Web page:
Bits on etiquette

Yesterday while skyping with Karolina and telling all of my frustrations and joys, I realized how much I actually learned about Asia, and China in particular. While it has been a little bit of a roller-coaster of ups and downs, it is a truly fascinating opportunity to be able to observe and live in such a contrastingly different culture.

At the same time, I keep finding out how much of a continental European I am, with my own presuppositions of what is respect, especially in the areas of eating time and speaking volume. Every Sunday I have lunch with my boss’ family and almost every time I am engrossed by some of their behavior – raising voices, slurping, eating very fast, unexpectedly leaving or joining the table…

To be fair, I have to add that they are always very considerate if I had enough food.

I have been reading tons of blogs and various articles and it seems that asking if you are full is just a Chinese culture in general and nothing really particular to this family. I won’t add much to this post of my own observations, but I will post a few tips that I did not found in other blogs from this article.

1. No nose blowing.
“Furthermore, you must never ever blow your nose, look at the “spoil” and then re-plug it into your trousers pocket. You mustn’t blow your nose at all at table in China. It is common to go to the toilet to blow your nose.”

I was just having cold this past week and my nose was running heavily. Ups ups…:) I might have blown my nose once or twice somewhere close to people, but good for me that I normally feel extremely awkward at blowing my nose in front of others.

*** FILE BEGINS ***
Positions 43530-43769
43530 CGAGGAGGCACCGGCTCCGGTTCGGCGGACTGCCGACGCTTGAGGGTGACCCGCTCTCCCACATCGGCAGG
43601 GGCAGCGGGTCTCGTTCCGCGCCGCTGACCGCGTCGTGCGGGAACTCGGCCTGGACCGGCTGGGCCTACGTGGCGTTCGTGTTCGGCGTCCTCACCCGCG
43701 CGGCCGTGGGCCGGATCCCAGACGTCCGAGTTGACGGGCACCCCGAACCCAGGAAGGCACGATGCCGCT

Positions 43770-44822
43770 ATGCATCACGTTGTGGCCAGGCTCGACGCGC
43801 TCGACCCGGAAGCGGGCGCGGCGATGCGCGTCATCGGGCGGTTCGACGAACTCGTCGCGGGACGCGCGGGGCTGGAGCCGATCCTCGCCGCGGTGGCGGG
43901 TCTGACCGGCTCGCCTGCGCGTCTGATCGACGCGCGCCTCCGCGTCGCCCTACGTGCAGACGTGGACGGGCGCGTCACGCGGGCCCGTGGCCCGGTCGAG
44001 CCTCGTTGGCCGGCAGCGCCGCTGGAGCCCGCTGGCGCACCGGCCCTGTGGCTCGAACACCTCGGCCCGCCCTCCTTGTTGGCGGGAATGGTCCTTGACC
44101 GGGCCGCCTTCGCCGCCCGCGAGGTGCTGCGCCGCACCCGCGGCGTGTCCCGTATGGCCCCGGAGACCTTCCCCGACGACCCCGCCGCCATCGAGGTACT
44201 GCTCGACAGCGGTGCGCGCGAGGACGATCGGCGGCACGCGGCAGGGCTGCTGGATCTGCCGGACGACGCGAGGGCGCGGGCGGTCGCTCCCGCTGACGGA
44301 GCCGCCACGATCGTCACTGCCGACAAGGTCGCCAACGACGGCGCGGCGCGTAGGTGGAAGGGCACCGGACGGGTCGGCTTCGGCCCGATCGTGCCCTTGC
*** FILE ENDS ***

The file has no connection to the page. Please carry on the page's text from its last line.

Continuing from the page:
2. Don’t use toothpicks at dinner time.

“if you need to use the toothpick, you should use your hand as a visual cover.”

I think this is a general rule everywhere. Esp., in the west.

3. Soup at lunchtime ALWAYS

“soup is considered a drink in China and not food – as you “drink” your soup, you do not “eat” it.”

Finally I found an explanation why they always drink soup at lunch time, but never have any drinks.

4. Leaving fast

“Everybody stands up ending up the common meal, which might seem a little abrupt to Europeans sometimes.”

True – no lovely sitting afterwards for digestion.

5. Indirect criticism

“Chinese often have an outstanding ability to express their criticism indirectly. For instance, if an interpreter has did his job lousily, it will be highlighted that he has to fulfil so many obligations that they will thus not bother him next time. If an idea is really poor, it is underlined that this person has had many excellent ideas in the past. The basis of working together in China is, in contrast to the West, the maintenance of harmony and the avoidance of arguments. ”

I have not noticed this yet. Probably I was too short in this country or the criticism was too indirect for me.

6. Ending on an equal basis.

“All these circumstances do not mean that Chinese do not like to passionately discuss various topics. Yet, at the end of the vivid discussion, the conclusion should be drawn that basically both were absolutely right or that they have meant the same thing. It should not be the goal of a discussion to be the “winner” afterwards, you should not aim for fighting the counterparty by arguments. Such a behaviour would be perceived as embarrassingly arrogant and it could be misconceived as a personal criticism towards the counterpart.”

Something to remember for the future! and something I actually feel quite comfortable about, unless it is a truly unsettling issue.

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